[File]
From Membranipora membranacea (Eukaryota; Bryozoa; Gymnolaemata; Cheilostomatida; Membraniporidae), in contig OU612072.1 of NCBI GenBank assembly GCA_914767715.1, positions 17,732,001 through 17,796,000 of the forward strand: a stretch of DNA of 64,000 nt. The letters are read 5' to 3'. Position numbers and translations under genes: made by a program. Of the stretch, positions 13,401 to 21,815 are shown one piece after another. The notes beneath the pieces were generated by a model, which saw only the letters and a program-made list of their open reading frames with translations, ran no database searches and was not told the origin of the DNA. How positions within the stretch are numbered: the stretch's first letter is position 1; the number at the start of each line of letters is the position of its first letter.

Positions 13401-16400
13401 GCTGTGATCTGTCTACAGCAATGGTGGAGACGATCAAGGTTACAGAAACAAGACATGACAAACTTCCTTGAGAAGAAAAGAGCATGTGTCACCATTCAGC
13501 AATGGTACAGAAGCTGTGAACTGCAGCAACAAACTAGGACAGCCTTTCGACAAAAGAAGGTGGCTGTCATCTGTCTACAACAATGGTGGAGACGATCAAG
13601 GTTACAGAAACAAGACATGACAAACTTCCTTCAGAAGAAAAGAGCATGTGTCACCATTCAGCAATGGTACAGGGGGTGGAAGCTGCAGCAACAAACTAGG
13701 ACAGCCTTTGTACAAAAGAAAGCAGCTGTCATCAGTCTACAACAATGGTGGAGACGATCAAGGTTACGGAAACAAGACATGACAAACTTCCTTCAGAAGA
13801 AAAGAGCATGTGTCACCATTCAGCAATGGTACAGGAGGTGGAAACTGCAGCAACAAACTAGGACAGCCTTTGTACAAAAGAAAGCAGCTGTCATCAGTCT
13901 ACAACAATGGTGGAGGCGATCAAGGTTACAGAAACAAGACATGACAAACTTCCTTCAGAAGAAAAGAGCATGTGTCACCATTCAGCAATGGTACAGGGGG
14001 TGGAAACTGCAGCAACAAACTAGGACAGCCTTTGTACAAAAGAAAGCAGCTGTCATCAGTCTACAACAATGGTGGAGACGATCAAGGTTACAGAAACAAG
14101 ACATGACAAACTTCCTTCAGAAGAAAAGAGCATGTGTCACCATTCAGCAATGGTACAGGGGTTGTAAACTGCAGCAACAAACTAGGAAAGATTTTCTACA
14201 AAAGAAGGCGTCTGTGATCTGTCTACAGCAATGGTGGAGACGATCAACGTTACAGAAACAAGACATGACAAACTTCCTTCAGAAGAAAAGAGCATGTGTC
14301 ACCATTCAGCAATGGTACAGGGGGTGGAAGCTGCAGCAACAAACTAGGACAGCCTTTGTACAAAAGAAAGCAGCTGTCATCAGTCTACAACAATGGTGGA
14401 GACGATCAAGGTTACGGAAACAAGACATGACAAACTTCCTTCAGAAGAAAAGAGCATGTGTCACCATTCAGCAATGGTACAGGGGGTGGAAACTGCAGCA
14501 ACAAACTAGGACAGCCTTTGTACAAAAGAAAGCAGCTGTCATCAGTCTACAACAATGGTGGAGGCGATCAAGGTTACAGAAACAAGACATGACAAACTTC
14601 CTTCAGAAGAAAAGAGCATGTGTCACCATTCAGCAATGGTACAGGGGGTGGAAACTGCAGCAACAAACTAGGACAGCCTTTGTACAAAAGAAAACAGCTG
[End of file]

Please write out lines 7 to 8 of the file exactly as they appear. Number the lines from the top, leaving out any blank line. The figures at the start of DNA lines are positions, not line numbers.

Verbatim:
13801 AAAGAGCATGTGTCACCATTCAGCAATGGTACAGGAGGTGGAAACTGCAGCAACAAACTAGGACAGCCTTTGTACAAAAGAAAGCAGCTGTCATCAGTCT
13901 ACAACAATGGTGGAGGCGATCAAGGTTACAGAAACAAGACATGACAAACTTCCTTCAGAAGAAAAGAGCATGTGTCACCATTCAGCAATGGTACAGGGGG